• Responsible for Streets, Alleys & Bridges through: • Maintenance & Repair • Major maintenance • Restoration & Rehabilitation of “unimproved” asphalt streets • Performs own construction • Selects contractors to perform overflow construction Funding: General fund •

Public Works
Responsible for Streets, Alleys and Bridges through: • New construction • Reconstruction • Resurfacing • Selection of design consultants • Bidding projects for construction • Managing, inspecting design and construction projects Funding: Bond program •

Water Department
Street reconstruction as a result of water and wastewater replacement • Selection of design consultants • Bidding projects for construction • Managing, inspecting design and construction Funding: Enterprise funding

Note: Larger projects are referred to Public Works

• •

Bond Program investment is for construction, reconstruction & resurfacing Maintenance extends the life of these infrastructure items

Street Replacements

412 lane miles

541 lane miles 1,422 lane miles
Incidental to water & wastewater pipeline replacements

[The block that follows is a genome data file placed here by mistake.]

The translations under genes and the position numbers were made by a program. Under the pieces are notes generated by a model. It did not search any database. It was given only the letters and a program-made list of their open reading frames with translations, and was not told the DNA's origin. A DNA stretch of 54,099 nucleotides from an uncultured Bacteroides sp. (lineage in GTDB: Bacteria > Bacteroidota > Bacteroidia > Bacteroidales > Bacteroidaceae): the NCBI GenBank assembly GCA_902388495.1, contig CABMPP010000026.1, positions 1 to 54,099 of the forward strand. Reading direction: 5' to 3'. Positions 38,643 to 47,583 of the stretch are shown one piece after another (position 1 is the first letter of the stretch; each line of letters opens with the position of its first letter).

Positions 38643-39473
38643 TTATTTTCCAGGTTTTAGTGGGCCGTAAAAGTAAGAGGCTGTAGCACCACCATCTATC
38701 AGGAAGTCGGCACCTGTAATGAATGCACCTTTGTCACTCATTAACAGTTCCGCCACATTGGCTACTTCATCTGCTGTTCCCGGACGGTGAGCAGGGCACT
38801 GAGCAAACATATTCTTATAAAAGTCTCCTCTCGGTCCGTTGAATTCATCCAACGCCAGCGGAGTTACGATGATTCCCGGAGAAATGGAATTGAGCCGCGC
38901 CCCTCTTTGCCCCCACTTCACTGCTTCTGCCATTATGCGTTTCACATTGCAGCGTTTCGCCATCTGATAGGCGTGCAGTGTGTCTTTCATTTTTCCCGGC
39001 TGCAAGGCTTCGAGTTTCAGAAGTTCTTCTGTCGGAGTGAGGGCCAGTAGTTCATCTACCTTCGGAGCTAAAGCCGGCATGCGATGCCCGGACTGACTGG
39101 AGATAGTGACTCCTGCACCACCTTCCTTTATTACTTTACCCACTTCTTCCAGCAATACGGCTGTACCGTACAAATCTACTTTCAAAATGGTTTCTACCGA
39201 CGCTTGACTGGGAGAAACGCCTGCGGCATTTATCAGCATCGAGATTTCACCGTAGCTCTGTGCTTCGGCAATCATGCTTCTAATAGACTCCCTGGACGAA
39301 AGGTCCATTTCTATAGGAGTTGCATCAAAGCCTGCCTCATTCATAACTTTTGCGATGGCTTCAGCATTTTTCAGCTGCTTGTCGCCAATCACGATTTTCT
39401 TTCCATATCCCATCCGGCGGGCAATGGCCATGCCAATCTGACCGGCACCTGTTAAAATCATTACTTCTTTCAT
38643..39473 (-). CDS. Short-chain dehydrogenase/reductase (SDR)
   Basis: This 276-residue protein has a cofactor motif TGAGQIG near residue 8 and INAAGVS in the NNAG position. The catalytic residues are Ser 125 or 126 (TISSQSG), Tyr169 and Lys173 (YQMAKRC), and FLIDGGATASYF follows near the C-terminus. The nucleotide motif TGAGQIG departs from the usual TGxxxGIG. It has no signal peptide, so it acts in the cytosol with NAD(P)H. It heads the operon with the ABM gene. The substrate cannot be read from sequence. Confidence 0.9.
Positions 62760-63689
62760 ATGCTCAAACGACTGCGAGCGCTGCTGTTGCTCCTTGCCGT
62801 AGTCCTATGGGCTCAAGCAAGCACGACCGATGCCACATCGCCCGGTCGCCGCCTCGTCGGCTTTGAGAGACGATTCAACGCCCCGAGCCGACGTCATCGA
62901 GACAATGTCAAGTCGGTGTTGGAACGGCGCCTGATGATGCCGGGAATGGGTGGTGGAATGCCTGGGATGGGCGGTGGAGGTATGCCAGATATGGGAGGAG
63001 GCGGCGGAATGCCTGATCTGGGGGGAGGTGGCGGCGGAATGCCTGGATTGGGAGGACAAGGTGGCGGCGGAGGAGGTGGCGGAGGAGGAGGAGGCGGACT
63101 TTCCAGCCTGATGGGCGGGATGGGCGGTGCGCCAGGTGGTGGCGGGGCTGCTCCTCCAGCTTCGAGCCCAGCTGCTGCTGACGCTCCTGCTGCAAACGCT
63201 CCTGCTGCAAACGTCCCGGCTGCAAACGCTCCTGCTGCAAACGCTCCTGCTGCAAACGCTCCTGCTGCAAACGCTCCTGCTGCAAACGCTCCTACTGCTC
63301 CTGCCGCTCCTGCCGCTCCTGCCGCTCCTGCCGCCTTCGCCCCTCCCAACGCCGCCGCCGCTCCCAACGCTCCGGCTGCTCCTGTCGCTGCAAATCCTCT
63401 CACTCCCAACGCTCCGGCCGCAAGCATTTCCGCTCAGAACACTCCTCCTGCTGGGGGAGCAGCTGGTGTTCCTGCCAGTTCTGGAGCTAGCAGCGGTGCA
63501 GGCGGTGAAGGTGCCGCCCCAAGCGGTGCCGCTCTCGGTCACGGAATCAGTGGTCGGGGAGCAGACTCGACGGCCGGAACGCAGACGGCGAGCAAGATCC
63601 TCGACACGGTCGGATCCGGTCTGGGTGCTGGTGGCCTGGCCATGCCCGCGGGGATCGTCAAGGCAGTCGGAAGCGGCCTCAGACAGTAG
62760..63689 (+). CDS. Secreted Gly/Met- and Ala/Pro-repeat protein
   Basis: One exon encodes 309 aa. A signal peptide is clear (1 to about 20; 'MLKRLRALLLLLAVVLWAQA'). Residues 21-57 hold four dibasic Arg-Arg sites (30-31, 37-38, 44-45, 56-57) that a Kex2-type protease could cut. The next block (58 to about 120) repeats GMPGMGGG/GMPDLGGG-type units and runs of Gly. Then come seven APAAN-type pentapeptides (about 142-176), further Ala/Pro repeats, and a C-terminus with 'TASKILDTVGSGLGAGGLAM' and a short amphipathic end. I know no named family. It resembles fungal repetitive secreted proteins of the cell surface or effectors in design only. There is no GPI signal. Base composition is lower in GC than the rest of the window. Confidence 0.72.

Departments & private utilities collectively develop multi-year work plans to avoid conflicts and duplication of efforts as well as adding to and expanding projects


Street Services Department
• $62M Budget with 588 employees • Maintains over 11,700 lane miles of streets

• Organized into four business units: – Street Repair Division – Service Maintenance Areas (4 plus night operations) – Contracts, Finance & Inspections – Transportation Operations


Street Services
• Streets & Alleys
– – – – Pothole repair Street & alley repair Litter removal Response to roadway hazards – – – – Roadside drainage Guard rail repair Inlet cleaning Severe weather response

• Contracted Services
– – – – Street sweeping (major thoroughfares) Mowing of medians/ TXDOT rights-of-way Sealing of streets (prevent water infiltration) Lane line and crosswalk

• Transportation Operations
– – – – Traffic Studies Traffic Signals Street Stripping Traffic Signs – Street Lighting – Congestion Management – Lane Closure Permits

Treatments Performed / Contracted by Streets Services
Contracted Treatments
Slurry Seal
$13K per lane mile and last from 5-7 years

Micro Surfacing
$19K per lane mile and last from 5-7 years

Partial Reconstruction (both in-house and contracted)
$67.50 per square yard (including curb & gutter repair) and last from 10-12 years


Treatments Performed / Contracted by Streets Services
In-House Treatments
Full-Depth Repair
$20.50 per square yard for asphalt street $69 per square yard for concrete street and last from 5-7 years

Asphalt Street Rehabilitation
$160K per lane mile and last from 10-12 years

Asphalt Street Restoration
$180K per lane mile and last from 18-20 years

Partial Reconstruction (both in-house and contracted)
$73 per square yard (including curb & gutter repair) and last from 10-12 years